The lock closure according to the invention can be constructed in a small size, and also provides a reliable locking means. The lock closure thus obtained can be used as means of locking a flap of a handbag or like article, or otherwise as button, snap closure or hook, for example.
A permanent magnet used may be formed in a cylindrical, rectangular or ring-like shape, or any other shape. The magnet may be enveloped with non-ferromagnetic material such as brass or synthetic resin for its protection and for preserving its appearance.
FIG. 1 is a sectional view of a magnet lock closure embodying the invention, showing its two component parts having rod portions of an equal length.
FIG. 2 is a front view of the same.
FIG. 3 is a sectional view showing an iron piece 2 having a rod portion of a length for full insertion into a hole.
FIG. 4 is a sectional view of a magnet lock closure adapted for use as a button.
FIG. 5 is a side view of the same.
FIG. 6 is a perspective view of the lock closure used for a handbag.
FIG. 7 is a sectional view of an iron piece 3 comprising an iron plate 25 and a pin 24 joined by caulking means.
FIG. 8 is a sectional view of an iron piece 3 comprising an iron plate 25 and pin 24 joined by welding means.
FIG. 9 is a sectional view of an iron piece 3 having a rod portion of a length for full insertion into a hole.
FIG. 10 is a perspective view of a magnetic lock closure constructed in a rectangular form.
Referring now to FIGS. 1 and 2, the invention will further be described by way of examples only, as follows.
A permanent magnet 1 of a cylindrical form, for example, is provided which has a different magnetic polarity at opposite ends thereof a and b. The magnet 1 is enveloped with non-ferromagnetic material such as brass 5, for example. A piece 2 of ferromagnetic material such as iron is provided with a rod portion 4, and is rigidly secured to one end a of the magnet. The rod portion 4 is of a length for insertion into half the depth of a hole 9 of the magnet 1. A female device thus constructed comprises a permanent magnet 1, iron piece 2 and brass envelop 5. A piece 3 of iron material is provided as a male device, which preferably has a rod portion 6 centrally thereof, said rod portion 6 having a thickness and length for insertion into the hole 9.
In the embodiments described above, the iron pieces 2 and 3 have the rod portions 4 and 6 integrally therewith, respectively. A separate pin 24 may be provided which is passed through and joined with an iron plate 25 by caulking means as in FIG. 7 or joined by welding means as in FIG. 8.
The magnet is enveloped with non-ferromagnetic material such as brass, but this is not limitative; synthetic resin may also be used.
Referring to FIG. 3, a piece 2 of iron material is provided with a rod portion 7 of a length for insertion into the entire depth of a hole of a magnet 1. However, an iron piece 3 is not provided with such a rod portion as in FIG. 1, but is provided with an annular hook 8 about the marginal portion thereof adapted for holding the magnet 1. The iron piece 3 is attracted by the end of the rod portion 7 upon contact, and is locked by holding the marginal portion of the magnet 1 with the annular hook 8. The iron piece 3 is thus so securely held by both the attraction of the magnet 1 and the annular hook 8 that there is no need of providing such a rod portion 6 for insertion as in FIG. 1.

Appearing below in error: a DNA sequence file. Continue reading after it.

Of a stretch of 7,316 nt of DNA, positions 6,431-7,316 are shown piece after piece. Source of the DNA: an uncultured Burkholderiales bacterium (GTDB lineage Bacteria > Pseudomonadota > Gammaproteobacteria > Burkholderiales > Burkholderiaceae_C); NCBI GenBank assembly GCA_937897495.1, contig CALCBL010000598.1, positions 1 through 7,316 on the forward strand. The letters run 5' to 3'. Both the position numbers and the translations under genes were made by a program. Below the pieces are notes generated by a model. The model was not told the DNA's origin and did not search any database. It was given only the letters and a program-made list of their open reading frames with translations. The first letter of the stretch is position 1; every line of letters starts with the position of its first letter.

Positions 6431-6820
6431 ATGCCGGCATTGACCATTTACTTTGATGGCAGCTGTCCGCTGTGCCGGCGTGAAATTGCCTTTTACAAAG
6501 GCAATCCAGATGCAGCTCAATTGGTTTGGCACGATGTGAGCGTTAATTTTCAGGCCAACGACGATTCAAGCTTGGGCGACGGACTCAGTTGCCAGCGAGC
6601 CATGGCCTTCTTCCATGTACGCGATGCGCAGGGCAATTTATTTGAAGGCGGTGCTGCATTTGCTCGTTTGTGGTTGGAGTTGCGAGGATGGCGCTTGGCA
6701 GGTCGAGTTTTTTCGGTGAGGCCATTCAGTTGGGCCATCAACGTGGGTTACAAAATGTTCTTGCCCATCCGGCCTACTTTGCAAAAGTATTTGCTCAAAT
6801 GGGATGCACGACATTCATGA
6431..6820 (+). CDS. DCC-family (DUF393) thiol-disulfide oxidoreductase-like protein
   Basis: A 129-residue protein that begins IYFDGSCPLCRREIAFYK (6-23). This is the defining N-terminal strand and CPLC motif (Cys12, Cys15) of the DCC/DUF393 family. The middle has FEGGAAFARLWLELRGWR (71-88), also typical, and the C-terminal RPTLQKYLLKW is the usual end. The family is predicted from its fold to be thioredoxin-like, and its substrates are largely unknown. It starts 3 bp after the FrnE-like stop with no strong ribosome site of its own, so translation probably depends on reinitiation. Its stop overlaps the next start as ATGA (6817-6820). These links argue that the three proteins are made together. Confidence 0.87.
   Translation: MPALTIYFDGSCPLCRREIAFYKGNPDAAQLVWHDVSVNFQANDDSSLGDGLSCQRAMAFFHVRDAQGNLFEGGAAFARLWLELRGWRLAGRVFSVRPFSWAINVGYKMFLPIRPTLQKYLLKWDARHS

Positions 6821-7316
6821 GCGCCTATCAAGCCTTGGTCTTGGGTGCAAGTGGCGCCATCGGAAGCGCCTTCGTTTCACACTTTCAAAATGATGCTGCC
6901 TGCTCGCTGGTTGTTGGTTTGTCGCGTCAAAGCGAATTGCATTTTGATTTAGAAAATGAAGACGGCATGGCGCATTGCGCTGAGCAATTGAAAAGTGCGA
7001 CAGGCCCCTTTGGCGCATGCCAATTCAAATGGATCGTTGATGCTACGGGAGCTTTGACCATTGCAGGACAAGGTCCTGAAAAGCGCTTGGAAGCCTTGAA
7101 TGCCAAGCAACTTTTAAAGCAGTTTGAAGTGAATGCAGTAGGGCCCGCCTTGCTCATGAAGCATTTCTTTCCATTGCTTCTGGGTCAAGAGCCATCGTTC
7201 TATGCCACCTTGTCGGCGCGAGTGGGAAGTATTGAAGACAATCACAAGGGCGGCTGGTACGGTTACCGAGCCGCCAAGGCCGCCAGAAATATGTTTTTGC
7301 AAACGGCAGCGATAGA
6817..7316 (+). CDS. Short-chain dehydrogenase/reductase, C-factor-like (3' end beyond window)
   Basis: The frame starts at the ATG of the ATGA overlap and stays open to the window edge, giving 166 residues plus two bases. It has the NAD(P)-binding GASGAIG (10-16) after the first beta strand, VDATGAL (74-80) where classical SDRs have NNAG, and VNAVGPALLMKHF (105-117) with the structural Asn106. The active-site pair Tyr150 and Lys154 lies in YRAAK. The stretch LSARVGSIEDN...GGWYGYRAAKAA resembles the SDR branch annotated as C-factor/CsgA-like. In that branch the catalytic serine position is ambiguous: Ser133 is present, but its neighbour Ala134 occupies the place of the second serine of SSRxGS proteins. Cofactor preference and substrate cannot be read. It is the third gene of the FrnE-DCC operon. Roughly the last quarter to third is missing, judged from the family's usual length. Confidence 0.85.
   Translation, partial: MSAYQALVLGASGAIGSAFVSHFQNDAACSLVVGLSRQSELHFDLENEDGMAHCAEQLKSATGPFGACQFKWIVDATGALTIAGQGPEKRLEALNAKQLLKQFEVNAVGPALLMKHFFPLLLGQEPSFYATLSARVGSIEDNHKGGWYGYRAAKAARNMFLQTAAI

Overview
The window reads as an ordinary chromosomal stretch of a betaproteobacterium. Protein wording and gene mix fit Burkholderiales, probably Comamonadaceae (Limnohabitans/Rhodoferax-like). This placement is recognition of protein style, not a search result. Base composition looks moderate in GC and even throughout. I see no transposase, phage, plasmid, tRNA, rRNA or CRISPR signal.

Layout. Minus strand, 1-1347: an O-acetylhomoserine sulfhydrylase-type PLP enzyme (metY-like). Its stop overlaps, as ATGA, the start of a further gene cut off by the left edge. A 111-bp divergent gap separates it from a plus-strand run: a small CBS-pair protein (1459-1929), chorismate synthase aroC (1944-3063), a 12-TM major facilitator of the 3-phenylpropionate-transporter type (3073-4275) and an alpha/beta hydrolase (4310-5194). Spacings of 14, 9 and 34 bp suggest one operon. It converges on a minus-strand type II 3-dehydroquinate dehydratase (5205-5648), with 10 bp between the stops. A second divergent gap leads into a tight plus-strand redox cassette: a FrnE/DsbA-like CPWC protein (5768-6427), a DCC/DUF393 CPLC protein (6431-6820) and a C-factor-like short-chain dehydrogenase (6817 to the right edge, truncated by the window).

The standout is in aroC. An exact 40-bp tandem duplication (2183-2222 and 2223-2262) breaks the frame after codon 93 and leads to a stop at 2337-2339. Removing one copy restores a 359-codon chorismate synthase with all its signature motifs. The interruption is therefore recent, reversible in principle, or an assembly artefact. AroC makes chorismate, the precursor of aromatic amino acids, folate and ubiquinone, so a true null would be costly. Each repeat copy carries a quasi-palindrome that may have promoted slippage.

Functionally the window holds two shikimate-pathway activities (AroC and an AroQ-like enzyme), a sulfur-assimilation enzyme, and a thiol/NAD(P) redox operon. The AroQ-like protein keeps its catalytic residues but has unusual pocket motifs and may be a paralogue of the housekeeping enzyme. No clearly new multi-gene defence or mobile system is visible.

When a relatively thick magnet is used as shown in FIG. 1, it is desirable that an iron piece 2 be provided with a relatively longer rod portion while an iron piece 3 is provided with a relatively shorter rod portion 6, or that an annular hook is provided for an iron piece 3 instead of such rod portion as in FIG. 3.
For a magnet of a relatively smaller thickness as indicated in FIG. 9, it is desirable that no such rod portion 4 is provided for an iron piece 2 whereas an iron piece 3 is provided with a rod portion 16 of a length enough to contact the piece 2. These iron pieces 2 and 3 may be constructed in various forms depending on purposes, shapes and/or locations of a lock closure.
In FIG. 4, a magnetic lock closure embodying the invention is constructed to work as a button, in which an iron piece 2 which is diametrically greater than the magnet is provided with a number of holes 10, 10 in a spaced relation on the marginal portion thereof, and an iron piece 3 is enveloped with synthetic resin film 11, said synthetic resin film 11 having a holder means 12 with a hole 13. The iron piece 3 may be diametrically greater than the magnet, and may be provided with a number of such holes on the marginal portion thereof as provided on the iron piece 2.
The embodiments using a cylindrical or ring-like magnet have heretofore been illustrated. A rectangularform magnet may be used as indicated in FIG. 10, in which the magnet 17 is rigidly secured to an iron piece 20, and is provided with a rectangular slit 19 adapted to receive a rod portion 18 of the same form provided on an iron piece 21. In FIG. 10, reference numerals 22 and 23 are screw holes. This is as advantageous as the earlier embodiments.
Results of the magnetic attraction test were obtained as follows:
The strength of the magnetic attraction of a cylindrical magnet of which the diameter was 18 mm was in the range from 750g to 950g.
Then, in the case where a hole of 7mm in diameter was provided centrally of the magnet and a rod of 6mm in diameter was inserted into the hole, the strength of the magnetic attraction was in the range from 1300g to 1500g.
Accordingly, by centering the magnetic flux into the center, it was observed that the strength of the magnetic attraction was increased by about 60 percent.